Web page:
Adamas-Ping An JV soft-launches credit fund after delay

The joint-venture's new private credit fund aims to mitigate rising default risk in China by getting closely involved in the financial management of the SMEs it is financing.
Adamas-Ping An JV soft-launches credit fund after delay

Hong Kong-based Adamas Asset Management and China’s Ping An Trust have unveiled details of an SME-financing fund they have soft-launched, citing strong demand for capital from smaller mainland corporates. 

It is a few months behind the original schedule and comes amid rising concerns about default risk among Chinese corporates. The joint venture, Adamas Ping An Co-Management, had reportedly previously planned to close it in the second quarter of this year, but is now looking to close in the coming 12 months.

The fund aims to raise $500 million offshore from institutional clients to finance Chinese private small and medium-sized enterprises (SMEs). Its focus is on healthcare, consumption and ‘new economy’ sectors such as IT and technology supported by the Chinese government in its 13th five-year plan.

The fund will have a two-year investment period and a one-year divestment period. It aims to finance five to 10 deals with a collateralised loan size of $50 million to $100 million and is targeting an annual return of 15-18% per loan deal.

Adamas will source deals from Ping An Trust’s network of borrowers. It has already has funded around 60 mainland SMEs in the past six years via its offshore private equity funds.

Default risk is one of the key risks the fund faces, said Barry Lau, chief investment officer of private credit at Adamas. Hence his team will get involved in the financial management of the companies the fund is financing, such as through “quality assessment”. By this he means assessing the outlook for the business or expansion for which a loan is being sought and therefore the likelihood of loan repayment.

Credit risk concerns are rising in China, following the default by several companies on both onshore and offshore bonds. Hong Kong-listed Shanshui Cement defaulted on a dollar bond this month, and Kaisa Property did the same in January. Meanwhile, mainland firms Cloud Live and Baoding Tianwei Baobian Electric defaulted on onshore RMB bonds this year.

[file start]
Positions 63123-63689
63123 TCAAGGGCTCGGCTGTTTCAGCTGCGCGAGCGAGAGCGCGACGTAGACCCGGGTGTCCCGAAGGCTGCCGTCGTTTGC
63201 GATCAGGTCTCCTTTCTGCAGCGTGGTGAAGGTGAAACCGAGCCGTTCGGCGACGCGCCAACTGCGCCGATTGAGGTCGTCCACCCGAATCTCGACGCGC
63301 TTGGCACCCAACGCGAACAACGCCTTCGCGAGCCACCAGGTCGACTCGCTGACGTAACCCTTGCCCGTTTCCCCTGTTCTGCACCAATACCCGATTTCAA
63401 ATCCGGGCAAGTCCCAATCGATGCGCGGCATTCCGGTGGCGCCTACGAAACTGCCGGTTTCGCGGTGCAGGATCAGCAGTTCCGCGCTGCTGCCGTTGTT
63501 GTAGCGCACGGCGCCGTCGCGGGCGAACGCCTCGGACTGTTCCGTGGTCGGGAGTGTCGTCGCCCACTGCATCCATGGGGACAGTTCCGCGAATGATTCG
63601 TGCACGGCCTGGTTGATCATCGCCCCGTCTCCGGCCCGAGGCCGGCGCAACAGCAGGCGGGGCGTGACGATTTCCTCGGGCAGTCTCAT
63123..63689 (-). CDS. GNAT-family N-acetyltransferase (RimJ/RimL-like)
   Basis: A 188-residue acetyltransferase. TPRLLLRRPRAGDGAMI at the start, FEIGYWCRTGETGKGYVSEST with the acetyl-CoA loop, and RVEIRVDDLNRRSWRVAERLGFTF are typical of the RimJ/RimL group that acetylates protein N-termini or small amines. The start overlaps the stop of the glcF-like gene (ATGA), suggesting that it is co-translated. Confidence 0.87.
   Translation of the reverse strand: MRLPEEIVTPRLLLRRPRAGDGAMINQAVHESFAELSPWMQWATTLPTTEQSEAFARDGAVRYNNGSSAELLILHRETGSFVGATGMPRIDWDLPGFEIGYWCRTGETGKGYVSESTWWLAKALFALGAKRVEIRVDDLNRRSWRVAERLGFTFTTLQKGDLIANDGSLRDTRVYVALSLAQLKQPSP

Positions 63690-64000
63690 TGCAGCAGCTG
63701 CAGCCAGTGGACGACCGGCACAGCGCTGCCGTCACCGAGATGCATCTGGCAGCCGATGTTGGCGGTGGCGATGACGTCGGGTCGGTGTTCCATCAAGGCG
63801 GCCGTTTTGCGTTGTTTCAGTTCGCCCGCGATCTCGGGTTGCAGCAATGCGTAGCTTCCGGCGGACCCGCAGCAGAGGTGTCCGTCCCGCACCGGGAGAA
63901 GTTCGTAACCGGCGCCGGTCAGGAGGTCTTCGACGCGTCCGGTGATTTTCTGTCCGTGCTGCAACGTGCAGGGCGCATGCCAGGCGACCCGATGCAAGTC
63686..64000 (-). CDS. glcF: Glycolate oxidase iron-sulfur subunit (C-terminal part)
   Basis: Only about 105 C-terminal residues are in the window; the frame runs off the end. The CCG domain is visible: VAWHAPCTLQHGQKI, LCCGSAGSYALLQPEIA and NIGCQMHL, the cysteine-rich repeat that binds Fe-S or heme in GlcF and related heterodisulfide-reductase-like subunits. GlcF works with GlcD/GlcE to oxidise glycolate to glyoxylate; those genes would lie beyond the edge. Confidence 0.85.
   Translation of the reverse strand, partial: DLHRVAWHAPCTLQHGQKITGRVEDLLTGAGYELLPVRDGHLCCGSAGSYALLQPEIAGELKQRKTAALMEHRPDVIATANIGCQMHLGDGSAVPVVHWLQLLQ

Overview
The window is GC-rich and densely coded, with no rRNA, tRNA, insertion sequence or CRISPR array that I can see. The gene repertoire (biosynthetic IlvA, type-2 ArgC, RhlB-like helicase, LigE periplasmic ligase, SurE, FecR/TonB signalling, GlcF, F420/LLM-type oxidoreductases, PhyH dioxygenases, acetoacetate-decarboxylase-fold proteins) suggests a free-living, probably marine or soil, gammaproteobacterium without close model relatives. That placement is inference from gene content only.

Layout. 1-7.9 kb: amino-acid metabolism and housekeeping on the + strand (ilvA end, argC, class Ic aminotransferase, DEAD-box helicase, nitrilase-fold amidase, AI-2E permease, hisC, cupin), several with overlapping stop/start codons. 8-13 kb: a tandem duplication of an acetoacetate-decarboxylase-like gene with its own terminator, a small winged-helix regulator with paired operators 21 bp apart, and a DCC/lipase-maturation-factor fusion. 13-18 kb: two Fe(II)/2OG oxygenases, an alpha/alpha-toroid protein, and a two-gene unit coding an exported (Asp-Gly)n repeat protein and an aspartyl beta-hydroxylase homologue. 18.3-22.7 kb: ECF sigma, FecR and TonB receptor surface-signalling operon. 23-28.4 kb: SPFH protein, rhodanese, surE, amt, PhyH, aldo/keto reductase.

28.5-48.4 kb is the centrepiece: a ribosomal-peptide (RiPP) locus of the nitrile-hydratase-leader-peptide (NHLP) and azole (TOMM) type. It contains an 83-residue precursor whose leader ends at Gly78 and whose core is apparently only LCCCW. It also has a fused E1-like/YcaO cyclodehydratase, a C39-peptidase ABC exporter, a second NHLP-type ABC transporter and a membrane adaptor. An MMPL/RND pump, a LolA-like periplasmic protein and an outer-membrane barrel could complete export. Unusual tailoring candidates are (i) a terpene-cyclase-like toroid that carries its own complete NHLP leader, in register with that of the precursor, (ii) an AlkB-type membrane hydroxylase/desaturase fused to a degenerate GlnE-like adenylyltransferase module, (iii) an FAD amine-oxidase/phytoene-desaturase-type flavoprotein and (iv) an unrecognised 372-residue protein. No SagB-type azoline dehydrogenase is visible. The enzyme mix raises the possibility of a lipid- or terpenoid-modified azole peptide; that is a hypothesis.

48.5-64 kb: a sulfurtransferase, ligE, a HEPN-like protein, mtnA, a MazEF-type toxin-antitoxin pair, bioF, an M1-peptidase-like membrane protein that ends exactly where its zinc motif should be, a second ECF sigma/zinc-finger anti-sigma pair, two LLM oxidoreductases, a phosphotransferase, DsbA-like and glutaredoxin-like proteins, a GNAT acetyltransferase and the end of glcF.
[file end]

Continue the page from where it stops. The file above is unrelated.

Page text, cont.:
As of end-July 2015 the trailing 12-month high-yield default rate for Chinese non-financial corporates stood at 6.7%, up from 5.1% at year-end 2014, according to rating agency Moody's. By contrast, the high-yield default rate for Asian non-financial corporates has fallen to 3.9% from 3.6% over the same period. 

Private debt financing, a common activity of mainland trust companies, is categorised as part of China’s ‘shadow banking’ landscape. Despite the concerns that such lending could pose a threat China’s economic stability, mainland economists say it provides much-needed capital to SMEs and thereby boosts growth in the private sector.

Only 5% of the 50 million mainland SMEs can obtain traditional bank loans, which tend to be taken out by state-owned enterprises and listed companies. 

Adamas had $650 million in AUM as of end-2014, with most of its assets gathered from family offices and institutions. Ping An Trust had Rmb400 billion ($63 billion) in AUM as of the end of 2014, and most of its clients are wealthy onshore investors.

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